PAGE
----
Terence Back, the cadet whose postal order for five shillings was taken, served in the Royal Navy in both World Wars. He was made a Commander of the Order of the British Empire in 1944 and died in 1968. Wikipedia

George and his family on the Eve of World War I. George would be among the first to die.

20-year-old George Archer-Shee shortly before his death.

Cool James Dean, showing how cool LOVE is. Hugging his Dad after his Mom died.

Billy the Kid was actually much more popular than Lincoln County Sheriff Pat Garrett, after killing the kid, Garrett was voted out of office.  Billy the Kid was called Henry by his friends.  Billy the Kid's Story

1 comment:

Unknown said...

The George Archer-Shee case later formed the basis of a play by Terence Rattigan, which in turn was made into a British feature film in 1948 under the title The Winslow Boy. Characters names were changed, but the play and the film were otherwise historically accurate. Robert Donat played the Defence Counsel; Sir Cedric Hardwicke the father and Neil North played the boy. The film is available on a Region 2 DVD. The scene where Robert Donat cross examines the boy in the family's living room, to judge his guilt or innocence before agreeing to take the case is superbly acted and totally electrifying.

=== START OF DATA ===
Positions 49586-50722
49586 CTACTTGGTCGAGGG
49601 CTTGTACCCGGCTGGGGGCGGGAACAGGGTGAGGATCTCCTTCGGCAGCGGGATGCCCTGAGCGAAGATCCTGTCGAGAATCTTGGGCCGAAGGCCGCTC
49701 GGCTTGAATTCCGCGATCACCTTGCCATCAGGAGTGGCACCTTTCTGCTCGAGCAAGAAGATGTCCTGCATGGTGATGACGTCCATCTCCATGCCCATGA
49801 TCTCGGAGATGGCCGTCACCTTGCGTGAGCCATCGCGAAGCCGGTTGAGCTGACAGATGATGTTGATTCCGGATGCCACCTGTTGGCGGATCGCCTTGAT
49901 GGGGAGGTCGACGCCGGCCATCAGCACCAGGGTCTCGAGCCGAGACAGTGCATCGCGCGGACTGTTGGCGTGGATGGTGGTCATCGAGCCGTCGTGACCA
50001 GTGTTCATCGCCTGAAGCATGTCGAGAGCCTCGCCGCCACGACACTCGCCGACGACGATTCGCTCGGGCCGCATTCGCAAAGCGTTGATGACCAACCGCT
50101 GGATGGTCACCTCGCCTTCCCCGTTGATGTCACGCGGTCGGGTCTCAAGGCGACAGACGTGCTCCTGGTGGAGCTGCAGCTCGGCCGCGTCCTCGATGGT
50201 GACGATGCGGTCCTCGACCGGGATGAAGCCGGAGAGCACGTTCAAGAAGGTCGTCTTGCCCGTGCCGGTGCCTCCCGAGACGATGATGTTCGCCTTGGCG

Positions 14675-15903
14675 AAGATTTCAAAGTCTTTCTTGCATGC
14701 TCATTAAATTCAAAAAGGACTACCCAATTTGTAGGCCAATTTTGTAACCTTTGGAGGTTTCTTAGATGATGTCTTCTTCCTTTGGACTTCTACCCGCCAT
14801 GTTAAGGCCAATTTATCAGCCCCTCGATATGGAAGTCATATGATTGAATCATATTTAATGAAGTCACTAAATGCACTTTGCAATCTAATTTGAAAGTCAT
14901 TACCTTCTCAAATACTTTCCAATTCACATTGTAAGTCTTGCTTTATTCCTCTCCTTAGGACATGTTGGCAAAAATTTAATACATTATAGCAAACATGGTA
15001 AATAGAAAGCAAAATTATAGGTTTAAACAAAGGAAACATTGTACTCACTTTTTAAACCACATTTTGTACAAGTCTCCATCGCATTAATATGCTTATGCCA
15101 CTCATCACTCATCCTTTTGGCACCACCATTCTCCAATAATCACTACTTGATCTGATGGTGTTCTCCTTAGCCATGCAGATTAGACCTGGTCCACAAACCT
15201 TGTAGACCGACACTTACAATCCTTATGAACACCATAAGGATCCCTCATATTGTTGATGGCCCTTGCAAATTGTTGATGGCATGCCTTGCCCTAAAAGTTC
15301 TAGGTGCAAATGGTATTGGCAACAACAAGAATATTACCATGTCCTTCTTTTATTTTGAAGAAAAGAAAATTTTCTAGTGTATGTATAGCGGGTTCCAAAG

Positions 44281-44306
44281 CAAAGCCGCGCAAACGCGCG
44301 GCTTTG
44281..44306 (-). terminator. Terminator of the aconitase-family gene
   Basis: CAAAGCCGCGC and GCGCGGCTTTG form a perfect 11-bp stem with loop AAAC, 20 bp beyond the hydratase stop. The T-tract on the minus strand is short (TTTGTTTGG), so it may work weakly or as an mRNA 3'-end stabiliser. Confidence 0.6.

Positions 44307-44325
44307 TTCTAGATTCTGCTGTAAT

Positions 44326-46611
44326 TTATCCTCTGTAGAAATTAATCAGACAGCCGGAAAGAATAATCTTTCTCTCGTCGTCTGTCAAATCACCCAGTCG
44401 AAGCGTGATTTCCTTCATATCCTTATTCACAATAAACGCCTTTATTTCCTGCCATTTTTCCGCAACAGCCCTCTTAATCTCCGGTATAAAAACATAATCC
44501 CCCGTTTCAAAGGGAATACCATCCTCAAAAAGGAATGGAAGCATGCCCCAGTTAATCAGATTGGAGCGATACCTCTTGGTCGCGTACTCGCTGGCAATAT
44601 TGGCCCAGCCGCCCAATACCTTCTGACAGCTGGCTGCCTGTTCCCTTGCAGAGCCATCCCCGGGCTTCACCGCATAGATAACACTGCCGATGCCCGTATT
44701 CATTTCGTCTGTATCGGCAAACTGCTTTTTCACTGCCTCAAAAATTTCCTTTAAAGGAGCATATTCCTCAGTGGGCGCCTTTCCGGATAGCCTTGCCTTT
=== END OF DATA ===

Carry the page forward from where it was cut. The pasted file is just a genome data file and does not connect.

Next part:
David Rayner, Stoke on Trent, England, UK.